Romans 13:1-4; Proverbs 21:1

Believers Exercise Abiding Loyalty In Hard Situations

  • Our loyalty to Jesus will be tested. The wicked will test to see if we truly pledge our allegiance to Him or if we will renounce Him. There are numerous situation in which this can happen, but we are going to look at the following two Old Testament examples that encourage us to exercise abiding loyalty in hard situations.
    • Shadrach, Meshach, and Abed-nego remained loyal to the true God when they were commanded to worship an idol. King Nebuchadnezzar made an image of gold and commanded all the people, nations, and languages to worship the idol when the music was played. Whoever would not worship the idol when the music was played would be cast into a burning fiery furnace within the same hour. Shadrach, Meshach, and Abed-nego only worshipped the true God, thus they refused to obey the kings order to worship the idol. Instead, they made a very calculated risk and told the king that, “If it be so, our God whom we serve is able to deliver us…”—meaning they believed that God could deliver them from being persecuted. Then they said, “But if not, be it known unto thee, O king, that we will not serve thy gods…”—meaning that even if God chose not to deliver them from being persecuted they wouldn’t worship the false gods or idols. The three men were cast into the fire but God did a miracle and delivered them. This caused the King to repent and bless the true God.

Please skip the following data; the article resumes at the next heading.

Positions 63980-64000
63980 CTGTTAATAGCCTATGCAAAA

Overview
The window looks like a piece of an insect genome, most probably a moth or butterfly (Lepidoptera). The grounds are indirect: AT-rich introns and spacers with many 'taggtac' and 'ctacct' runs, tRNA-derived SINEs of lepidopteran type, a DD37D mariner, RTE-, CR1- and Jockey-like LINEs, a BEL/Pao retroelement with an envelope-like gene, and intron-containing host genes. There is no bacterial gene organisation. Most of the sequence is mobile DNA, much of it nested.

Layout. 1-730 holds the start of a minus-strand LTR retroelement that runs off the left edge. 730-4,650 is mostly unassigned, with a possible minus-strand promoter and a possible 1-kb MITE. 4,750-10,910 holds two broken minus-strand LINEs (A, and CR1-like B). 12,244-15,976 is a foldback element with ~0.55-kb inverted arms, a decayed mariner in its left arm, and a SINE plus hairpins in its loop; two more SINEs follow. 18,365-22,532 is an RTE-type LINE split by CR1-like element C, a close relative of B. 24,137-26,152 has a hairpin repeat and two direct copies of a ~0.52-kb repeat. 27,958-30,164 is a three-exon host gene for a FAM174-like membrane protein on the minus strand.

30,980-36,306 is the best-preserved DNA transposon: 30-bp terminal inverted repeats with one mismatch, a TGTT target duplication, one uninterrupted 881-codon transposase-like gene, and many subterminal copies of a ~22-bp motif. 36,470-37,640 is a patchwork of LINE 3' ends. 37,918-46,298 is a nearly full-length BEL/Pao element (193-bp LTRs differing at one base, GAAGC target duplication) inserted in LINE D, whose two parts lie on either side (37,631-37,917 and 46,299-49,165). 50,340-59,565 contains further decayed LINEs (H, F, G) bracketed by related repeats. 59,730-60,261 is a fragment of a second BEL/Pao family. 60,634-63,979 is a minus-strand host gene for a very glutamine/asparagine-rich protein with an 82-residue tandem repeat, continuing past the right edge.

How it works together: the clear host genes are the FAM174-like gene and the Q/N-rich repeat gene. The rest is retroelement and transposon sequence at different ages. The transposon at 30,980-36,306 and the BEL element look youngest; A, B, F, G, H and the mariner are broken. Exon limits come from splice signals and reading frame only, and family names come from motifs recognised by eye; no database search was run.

Daniel 3:1-30
    • Daniel remained loyal to praying to God even when it was made illegal. Certain government officials were jealous of Daniel and tried to find something against Daniel to tell the king, but they could find no fault, so they said, “We shall not find any occasion against this Daniel, except we find it against him concerning the law of his God.” They knew He was faithful and loyal to God. So they tricked the king into making a law that would force Daniel to have to choose between his loyalties: the king or the living God. Daniel remained loyal to God and was cast into the lion’s den because of it. But God delivered Him and the king made a decree, that in every dominion of his kingdom people are to tremble and fear before the God of Daniel.